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Osteoporosis causes bones to loss of microscopic struts, becoming thin and brittle and more prone to a break after a fall or a minor stress such as bending or cough.  These broken bones are referred to as fragility fractures.  Osteoporotic bones become fragile and if not treated, can progress painlessly until a bone breaks.

Osteoporosis affects men and women of all races.  But Caucasian and Asian women — especially those who are past menopause — are at highest risk.  Medications, healthy diet and weight-bearing exercise can help prevent bone loss or strengthen already weak bones,

Osteoporosis is common

There are over 300,000 osteoporosis related fractures in the UK per year, yet many fractures can be prevented by treatment.

The bones in our skeleton are made of a thick outer shell and a strong inner mesh filled with collagen (protein), calcium salts and other minerals. The bone structure is lattice-like.

Osteoporosis occurs when the spokes of the lattice thin and break. Although osteoporosis usually affects the whole skeleton, the most common fractures are in the wrist, spine and hip.

Signs and symptoms

There typically are no symptoms in the early stages of bone loss. But once bones have been weakened by osteoporosis, you may have signs and symptoms that include:

  • Back pain, caused by a fractured or collapsed vertebra
  • Loss of height over time
  • A stooped posture
  • A bone fracture that occurs much more easily than expected

Causes of Osteoporosis 

Your bones are in a constant state of renewal — new bone is made and old bone is broken down.  When young, your body makes new bone faster than it breaks down old bone and your bone mass increases.  Most people reach their peak bone mass by their early 30s.  As we age, bone mass is lost faster than it’s created. How likely you are to develop osteoporosis depends partly on how much bone mass you attained in your youth.  The higher your peak bone mass, the more bone you have “in the bank” and the less likely you are to develop osteoporosis as you age.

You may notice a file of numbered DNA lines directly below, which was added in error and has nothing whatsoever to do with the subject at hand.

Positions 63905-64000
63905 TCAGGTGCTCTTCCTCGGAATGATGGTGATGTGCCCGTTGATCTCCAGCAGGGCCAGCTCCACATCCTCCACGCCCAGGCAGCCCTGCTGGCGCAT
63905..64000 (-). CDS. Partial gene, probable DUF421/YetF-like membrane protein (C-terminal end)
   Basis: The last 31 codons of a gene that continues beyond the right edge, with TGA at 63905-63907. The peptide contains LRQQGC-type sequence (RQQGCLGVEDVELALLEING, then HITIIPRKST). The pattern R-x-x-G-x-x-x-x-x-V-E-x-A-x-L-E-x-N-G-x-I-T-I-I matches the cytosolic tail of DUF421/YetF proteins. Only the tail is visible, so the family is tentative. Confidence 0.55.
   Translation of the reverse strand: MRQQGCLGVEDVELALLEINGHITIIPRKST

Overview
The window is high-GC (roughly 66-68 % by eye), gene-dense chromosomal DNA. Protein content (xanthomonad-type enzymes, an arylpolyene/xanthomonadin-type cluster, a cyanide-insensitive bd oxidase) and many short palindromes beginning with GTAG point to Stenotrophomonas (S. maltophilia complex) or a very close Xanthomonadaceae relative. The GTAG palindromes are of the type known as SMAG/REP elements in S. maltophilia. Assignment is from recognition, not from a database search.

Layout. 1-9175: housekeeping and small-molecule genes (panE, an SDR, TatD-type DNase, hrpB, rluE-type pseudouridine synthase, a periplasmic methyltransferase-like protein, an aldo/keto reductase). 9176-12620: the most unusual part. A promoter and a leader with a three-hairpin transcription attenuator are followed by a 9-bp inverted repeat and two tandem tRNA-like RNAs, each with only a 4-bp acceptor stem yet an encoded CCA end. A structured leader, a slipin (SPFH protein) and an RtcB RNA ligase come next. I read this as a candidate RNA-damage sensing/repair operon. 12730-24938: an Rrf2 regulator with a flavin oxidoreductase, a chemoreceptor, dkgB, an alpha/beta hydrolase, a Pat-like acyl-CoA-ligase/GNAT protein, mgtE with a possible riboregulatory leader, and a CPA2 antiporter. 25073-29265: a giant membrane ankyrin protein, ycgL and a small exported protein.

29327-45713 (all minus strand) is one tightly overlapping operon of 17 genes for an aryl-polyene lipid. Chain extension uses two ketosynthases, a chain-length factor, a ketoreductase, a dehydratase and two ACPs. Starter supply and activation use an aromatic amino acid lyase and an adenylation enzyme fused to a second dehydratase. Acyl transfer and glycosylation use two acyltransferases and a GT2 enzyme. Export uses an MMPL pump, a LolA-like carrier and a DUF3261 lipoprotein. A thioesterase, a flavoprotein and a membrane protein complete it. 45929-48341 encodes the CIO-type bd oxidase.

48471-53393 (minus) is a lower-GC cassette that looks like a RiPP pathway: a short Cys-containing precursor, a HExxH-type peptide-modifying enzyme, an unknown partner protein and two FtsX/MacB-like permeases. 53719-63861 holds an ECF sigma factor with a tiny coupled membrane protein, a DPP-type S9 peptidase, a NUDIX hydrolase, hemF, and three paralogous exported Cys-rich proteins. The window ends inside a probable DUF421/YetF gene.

Osteoporosis tests

The tests for an individual patient will depend on the clinical assessment and what has already been done.  We often do appropriate bloods and some times urine tests to determine appropriate treatment and response to treatment.

Bone density can be measured by a machine that uses low levels of X-rays to determine the proportion of mineral contained in your bones.  During this painless test, you lie on a padded table as a scanner passes over your body.  In most cases, only a few bones are checked usually in the hip, wrist and spine.

What is DEXA?

Bone density scanning is the most commonly used diagnostic technique for osteoporosis but other scans and tests may be used to help understand what is happening to your bones. Most of these tests or scans help to predict how likely it is you will break bones and some are specifically used to diagnose osteoporosis as it is currently defined.

Life style changes and drug treatments

These suggestions may help reduce your risk of developing osteoporosis or experiencing broken bones:

  • Avoid smoking.  Smoking increases bone loss, perhaps by decreasing the amount of estrogen a woman’s body makes and by reducing the absorption of calcium in your intestine.